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Our favorite Mormon books
This is an archived article that was published on sltrib.com in 2013, and information in the article may be outdated. It is provided only for personal research purposes and may not be reprinted.

The Salt Lake Tribune invited a handful of LDS writers to share with our readers their five favorite Mormon books across the spectrum — history, theology, essays and fiction (excluding scripture). Their choices range from historic to modern, analysis to devotional, and lots in between.

Samuel M. Brown

Salt Lake City physician-researcher in intensive care and medical ethics and author of In Heaven as It Is on Earth: Joseph Smith and the Early Mormon Conquest of Death

• More Wives Than One: Transformation of the Mormon Marriage System, 1840-1910, Kathryn Daynes

An honest, thoughtful, scholarly treatment of Mormon polygamy as it was lived in Manti, an exemplary Utah community.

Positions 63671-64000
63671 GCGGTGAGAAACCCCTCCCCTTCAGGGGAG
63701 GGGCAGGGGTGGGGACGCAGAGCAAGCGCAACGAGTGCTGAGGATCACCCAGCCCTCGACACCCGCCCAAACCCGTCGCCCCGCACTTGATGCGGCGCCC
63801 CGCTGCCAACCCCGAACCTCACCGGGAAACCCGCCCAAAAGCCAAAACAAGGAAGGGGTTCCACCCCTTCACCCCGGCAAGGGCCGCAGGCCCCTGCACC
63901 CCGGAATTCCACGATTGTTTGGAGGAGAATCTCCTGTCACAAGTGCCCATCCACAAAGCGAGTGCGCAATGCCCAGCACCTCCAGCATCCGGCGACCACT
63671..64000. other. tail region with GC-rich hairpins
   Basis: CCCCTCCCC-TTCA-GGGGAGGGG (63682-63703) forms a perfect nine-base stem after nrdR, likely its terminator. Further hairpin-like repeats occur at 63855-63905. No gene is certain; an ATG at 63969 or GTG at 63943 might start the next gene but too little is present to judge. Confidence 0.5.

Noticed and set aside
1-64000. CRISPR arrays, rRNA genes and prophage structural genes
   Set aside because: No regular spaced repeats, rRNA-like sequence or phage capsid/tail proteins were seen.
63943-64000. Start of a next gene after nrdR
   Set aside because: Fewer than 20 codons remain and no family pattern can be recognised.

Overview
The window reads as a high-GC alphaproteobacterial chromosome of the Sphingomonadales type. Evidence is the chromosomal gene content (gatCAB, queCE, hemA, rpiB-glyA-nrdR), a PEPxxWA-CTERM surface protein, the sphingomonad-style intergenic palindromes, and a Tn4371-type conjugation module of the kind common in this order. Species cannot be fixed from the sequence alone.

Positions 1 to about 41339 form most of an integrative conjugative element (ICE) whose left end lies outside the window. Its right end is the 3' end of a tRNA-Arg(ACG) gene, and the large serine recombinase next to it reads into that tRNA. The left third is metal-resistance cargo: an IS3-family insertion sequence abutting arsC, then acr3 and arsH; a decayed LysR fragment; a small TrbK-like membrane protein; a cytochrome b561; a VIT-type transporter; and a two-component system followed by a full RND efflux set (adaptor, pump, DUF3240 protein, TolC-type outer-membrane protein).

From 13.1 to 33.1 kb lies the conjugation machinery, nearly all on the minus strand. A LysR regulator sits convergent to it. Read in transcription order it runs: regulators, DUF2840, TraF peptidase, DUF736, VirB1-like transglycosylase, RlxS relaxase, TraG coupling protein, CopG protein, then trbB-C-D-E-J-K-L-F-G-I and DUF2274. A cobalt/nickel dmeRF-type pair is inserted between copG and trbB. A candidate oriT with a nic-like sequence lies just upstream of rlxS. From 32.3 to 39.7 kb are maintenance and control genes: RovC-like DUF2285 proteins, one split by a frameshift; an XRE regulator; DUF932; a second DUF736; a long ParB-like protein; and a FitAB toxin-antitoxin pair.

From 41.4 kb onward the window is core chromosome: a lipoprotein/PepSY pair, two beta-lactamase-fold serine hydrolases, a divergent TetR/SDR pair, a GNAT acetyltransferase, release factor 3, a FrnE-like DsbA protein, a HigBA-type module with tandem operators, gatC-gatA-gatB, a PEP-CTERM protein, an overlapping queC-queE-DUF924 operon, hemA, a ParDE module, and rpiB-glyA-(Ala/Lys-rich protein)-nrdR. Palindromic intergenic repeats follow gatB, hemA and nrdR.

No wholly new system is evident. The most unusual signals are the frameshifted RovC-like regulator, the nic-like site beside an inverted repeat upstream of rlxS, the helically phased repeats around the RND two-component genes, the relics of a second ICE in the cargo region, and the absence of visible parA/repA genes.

• On Zion's Mount: Mormons, Indians and the American Landscape, Jared Farmer

A powerful, fascinating consideration of the ways human cultures shape the places that they live, told as the story of Utah Lake and Mount Timpanogos.

• Hearing Things: Religion, Illusion, and the American Enlightenment, Leigh Eric Schmidt

One of the top religious historians in America uses the science of sound and debunkers of ancient Greek oracles to make clear how the Enlightenment spread in America. Crucial to understanding the cultural context in which Mormonism arose.

• Miracle Life of Edgar Mint, Brady Udall

Best Mormon novel to date. Engaging writing, big ideas. This novel gives a sense for life in the American Southwest, where Mormons have played a significant role.

• All God's Critters Got a Place in the Choir, Laurel Thatcher Ulrich and Emma Lou Thayne

A marvelous, transformative collection of essays and poems by two of the LDS Church's most talented writers.

Emma Lou Thayne

Utah poet, writer, essayist, leader

• Christ's Ideals for Living, Obert C. Tanner

One of the best teaching tools. Covers every Mormon topic for discussion. Great reading. Resources from scripture, literature, philosophy, history, social studies. Brimming with new ideas and surprising conclusions.

• The God Who Weeps: How Mormonism Makes Sense of Life, Terryl and Fiona Givens